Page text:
3. Add 300 g of flour and 320 g of lukewarm water. Mix it and sprinkle flour on it. Leave it covered for another 4 hours at 28° C (82° F). (The jar should be large enough for the dough to rise to twice its original volume.
  4. 3-stage-process rye dough
    You now have a large amount of fresh rye sourdough*.  Take 30 g of it and store it in the refrigerator for the next time.

    **There are several methods of preparing rye sourdough. The three-stage progress described here (beginning with a humid stage to increase the yeasts and a cool stage to generate acetic acid) is based on the traditional German method of making sourdough.

    Making the bread

  5. Put 400 g of flour into a bowl, add the sourdough, 285 g of warm water and 16 g of salt.  Knead strongly by hand for 10 minutes.
  6. I use a sturdy spatula to fold the dough over itself about 50-75 strokes or until the dough is smooth.  You should see  gluten development.

    kneading rye dough

    gluten development

    Then leave the dough covered for 30 minutes at 27° C (81° F).  Prepare a linen couche dusted heavily with white flour.

    cover dough & prepare floured linen-couche

  7. Sprinkle a small amount of the remaining 95 g of flour on a baking pan, and pour the rest on a work surface. Put the soft, sticky dough on top of it, cover your hands with flour, and put the dough in the shape of a ball by pressing one side of it from the top to the inside and then rotating the dough a little, repeating this several times, until most of the flour is in the dough.
    fold dough in rye flour - final shaping

    folding rye flour into dough

    Finally, cover the dough with the small amount of flour that remains, turn it (so the closure is at the bottom), and place it in the prepared couche. Then allow it to rise for 1 hour at 27° C (81° F).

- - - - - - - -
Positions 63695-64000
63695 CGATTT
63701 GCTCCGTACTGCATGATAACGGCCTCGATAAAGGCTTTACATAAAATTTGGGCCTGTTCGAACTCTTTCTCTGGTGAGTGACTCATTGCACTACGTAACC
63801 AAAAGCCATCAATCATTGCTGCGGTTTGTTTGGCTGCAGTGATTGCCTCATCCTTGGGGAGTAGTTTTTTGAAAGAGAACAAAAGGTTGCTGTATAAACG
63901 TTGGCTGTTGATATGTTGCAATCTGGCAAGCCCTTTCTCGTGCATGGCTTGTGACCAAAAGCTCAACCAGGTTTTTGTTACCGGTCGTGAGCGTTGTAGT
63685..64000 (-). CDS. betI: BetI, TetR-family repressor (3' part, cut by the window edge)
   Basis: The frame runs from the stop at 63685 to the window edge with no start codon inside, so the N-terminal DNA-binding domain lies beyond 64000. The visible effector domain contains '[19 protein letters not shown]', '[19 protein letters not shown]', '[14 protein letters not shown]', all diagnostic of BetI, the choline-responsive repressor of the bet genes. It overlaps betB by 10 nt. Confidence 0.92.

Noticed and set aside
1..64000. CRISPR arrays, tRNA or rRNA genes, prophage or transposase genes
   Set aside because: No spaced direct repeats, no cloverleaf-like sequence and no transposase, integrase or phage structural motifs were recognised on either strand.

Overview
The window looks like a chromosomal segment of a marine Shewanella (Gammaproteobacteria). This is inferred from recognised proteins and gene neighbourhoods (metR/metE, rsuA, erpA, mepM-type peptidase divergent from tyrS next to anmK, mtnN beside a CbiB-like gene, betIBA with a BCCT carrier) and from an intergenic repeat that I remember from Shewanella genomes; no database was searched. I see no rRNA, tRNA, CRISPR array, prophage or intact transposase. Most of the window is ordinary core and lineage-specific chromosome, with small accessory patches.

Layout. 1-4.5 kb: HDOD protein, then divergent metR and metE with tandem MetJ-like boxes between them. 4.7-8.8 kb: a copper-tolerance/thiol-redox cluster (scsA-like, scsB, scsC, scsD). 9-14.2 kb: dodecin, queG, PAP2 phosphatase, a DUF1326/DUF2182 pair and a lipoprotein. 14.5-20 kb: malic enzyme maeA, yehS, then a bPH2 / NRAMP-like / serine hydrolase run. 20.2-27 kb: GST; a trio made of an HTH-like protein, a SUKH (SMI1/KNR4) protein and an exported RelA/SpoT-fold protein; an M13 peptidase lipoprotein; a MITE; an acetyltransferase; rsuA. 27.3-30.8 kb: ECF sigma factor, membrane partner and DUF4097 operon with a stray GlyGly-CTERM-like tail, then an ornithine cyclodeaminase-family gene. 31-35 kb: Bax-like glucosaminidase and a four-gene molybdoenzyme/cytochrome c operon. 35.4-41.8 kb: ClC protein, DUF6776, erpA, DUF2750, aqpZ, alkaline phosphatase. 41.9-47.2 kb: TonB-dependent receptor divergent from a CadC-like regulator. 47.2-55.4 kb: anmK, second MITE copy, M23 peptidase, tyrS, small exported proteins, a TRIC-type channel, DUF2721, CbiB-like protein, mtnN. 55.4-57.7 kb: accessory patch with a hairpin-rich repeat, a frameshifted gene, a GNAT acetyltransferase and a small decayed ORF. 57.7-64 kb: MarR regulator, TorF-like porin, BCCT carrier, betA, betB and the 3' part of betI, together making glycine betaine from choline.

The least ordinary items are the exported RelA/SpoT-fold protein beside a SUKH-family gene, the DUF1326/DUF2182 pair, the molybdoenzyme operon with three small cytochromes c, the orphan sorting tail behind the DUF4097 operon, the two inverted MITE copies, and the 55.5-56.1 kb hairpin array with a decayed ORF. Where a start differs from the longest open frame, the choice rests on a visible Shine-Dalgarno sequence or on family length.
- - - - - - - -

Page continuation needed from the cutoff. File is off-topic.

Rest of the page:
before and after a short 1 hour bulk proofing

    (You can also let the bread rise in a special dough rising basket, which should be well dusted with flour. In this case the amount of water in step 4 can be increased by 15 g.  Since you do not need the baking pan to let the bread rise, you can further improve the bread by baking it on a baking stone, which you put in the oven during preheating.  It is not necessary to sprinkle flour on the stone.)

  8. Pre-heat the oven to 240° C (465° F).
    loaf ready to bake

    ready to bake

    Invert the dough onto parchment-line peel/inverted baking sheet, carefully peel off the linen and quickly load the dough, parchment and all  into the oven heated with a baking stone and bake it for a total of 90 minutes, of which time the first 20 minutes with a lot of steam. Reduce the heat to 160° C (320° F) after that time.

  9. Put the bread on a rack to cool until the next morning. The weight of the bread is about 1400 g. To eat, cut 1 cm slices and spread butter on them, for example. Only cut as many slices as you want to eat at a time. Keep the bread in a dry place (not in the refrigerator, and not sealed) with the edge you cut from down. The bread stays fresh for about a week.  Enjoy the taste of rye!
    slicing bread

    slicing a boule-shaped bread

    crumb

Modify this recipe to match your taste. Here are some ideas:

Mixed flour bread: Replace some or all the rye flour in steps 4 and 5 with the same amount of wheat flour (bread flour / strong flour / type 55 / type 550). For every 100 g of wheat flour reduce the amount of water (in step 4) by 10 g and the baking time (in step 6) by 5 minutes. You can cut slashes on the top just before baking to increase the amount of crust. If you use a high amount of wheat flour it may be necessary to use a lower baking temperature in the beginning or to turn it down earlier. The bread stays fresh for a couple of days.

Seasoning: In step 4 add a small amount of some of the following ingredients to the dough: coriander, caraway seeds, fennel, sesame seeds, flax seeds, sunflower seeds, pumpkin seeds. (Adjust the amount of flour and water if necessary). Or put caraway seeds, rolled oats, sunflower seeds, sesame seeds or poppy seeds on the top of the bread in step 5.

I am delighted to send this bread to Susan of Wild Yeast Blog who generously hosts the wonderful weekly Yeast Spotting which features collections of yeasted baked goods from amateur bakers, bread enthusiasts  and yeast lovers around the world.